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Nobody's Face (1966)


Main image of Nobody's Face (1966)
35mm, black and white, 21 mins
DirectorPeter Pickering
Production CompanyNational Coal Board Film Unit
ProducerFrancis Gysin
PhotographyEddie Tilling
CommentatorEwan MacColl

A coalface team fails to achieve the output it could because its mining equipment is not fully utilised.

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Nobody's Face is topped and tailed by Lord Alfred Robens, the rightwing Labour politician who, as Board chairman for ten years from 1961, was a pivotal figure in mining history. Inheriting bewildering challenges, he reluctantly felt obliged by circumstance to accept further hits to the number of collieries and colliers, necessitating yet more disciplined efficiency from the potentially demoralised remainder. Adopting a dual communications strategy, Robens was an indefatigable advocate for his industry when facing government and the public, an exponent of managerial tough love when facing the staff. Unsurprisingly, then, he took a close interest in the film unit at his disposal - it could help with both planks of the stratagem.

Veteran NCB filmmaker Peter Pickering had turned out his share of upbeat exhortations. Asked to make a film about inefficient machinery use, he contrived instead a winning exercise in reverse psychology, rendered as semi-improvised farce. Hence 'Nobody's Face', a sort of daydreamed coalface with "a shift that we can all agree nobody's ever worked on". Yeah, right - that half-smile falling on Robens' face as the film proper begins is worth the admission price (admittedly, the admission price was £0.00; in its unexpurgated form, Nobody's Face was strictly 'restricted to colliery audiences' who wouldn't have been given the choice not to see it).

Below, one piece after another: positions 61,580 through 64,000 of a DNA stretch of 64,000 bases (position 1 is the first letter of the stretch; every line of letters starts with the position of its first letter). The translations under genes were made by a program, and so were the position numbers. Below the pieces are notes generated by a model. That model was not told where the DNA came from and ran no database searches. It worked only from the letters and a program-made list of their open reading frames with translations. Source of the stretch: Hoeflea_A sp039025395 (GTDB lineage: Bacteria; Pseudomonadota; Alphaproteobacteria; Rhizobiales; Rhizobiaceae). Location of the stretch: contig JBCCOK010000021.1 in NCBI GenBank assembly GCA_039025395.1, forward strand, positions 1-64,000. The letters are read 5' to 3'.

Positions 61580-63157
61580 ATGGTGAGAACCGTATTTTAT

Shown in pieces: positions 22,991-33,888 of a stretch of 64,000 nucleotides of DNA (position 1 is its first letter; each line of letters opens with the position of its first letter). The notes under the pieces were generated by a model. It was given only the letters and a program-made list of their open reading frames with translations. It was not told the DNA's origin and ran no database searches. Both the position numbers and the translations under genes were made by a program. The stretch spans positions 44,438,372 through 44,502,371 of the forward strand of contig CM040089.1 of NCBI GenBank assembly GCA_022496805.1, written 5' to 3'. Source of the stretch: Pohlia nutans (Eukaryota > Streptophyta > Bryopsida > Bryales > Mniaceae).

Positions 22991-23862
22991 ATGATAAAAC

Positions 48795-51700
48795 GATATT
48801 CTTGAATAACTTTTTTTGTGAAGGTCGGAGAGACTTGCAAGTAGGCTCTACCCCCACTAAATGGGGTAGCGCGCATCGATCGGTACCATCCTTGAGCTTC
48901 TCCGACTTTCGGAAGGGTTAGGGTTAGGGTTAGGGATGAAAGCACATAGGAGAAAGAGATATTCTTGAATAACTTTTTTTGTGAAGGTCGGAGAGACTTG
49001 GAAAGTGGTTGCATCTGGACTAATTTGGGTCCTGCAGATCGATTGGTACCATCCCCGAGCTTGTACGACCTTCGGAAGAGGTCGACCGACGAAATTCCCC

The film contains excellent 35mm cinematography, never drawing attention to itself but sometimes set at angles tilted just-so, suggesting an underground domain slightly out of control. It is attentive to the sounds of machines and belts - and the ominous silences when they're standing or stopped. The director and his cast collaboratively concocted the mildly salty dialogue. For sheer screen presence, hot-tempered machine operator Johnny gives the larger-than-life Robens a run for his money (many viewers surely felt Johnny won hands down).

Ewan MacColl speaks the narration: a surprise to hear him as managerial mouthpiece, and besides helping pay his bills a sign that the filmmakers actually saw their film as somewhat subversive. But the deeper surprise is witnessing once more the grand project of the erstwhile British documentary movement (the tradition of getting noble working class 'types' to play 'themselves' on screen) reaching a pretty pass. This is a tawdrier vision than the one documentary's old masters proffered in the 1930s and 1940s - yet perhaps more candid and even, bizarrely, more courteous. Either way, the acting's way better.

Patrick Russell

*This film is included in the BFI DVD compilation 'Portrait of a Miner: The National Coal Board Collection Volume 1'.

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Video Clips
Complete film (18:44)
The National Coal Board - The Documentaries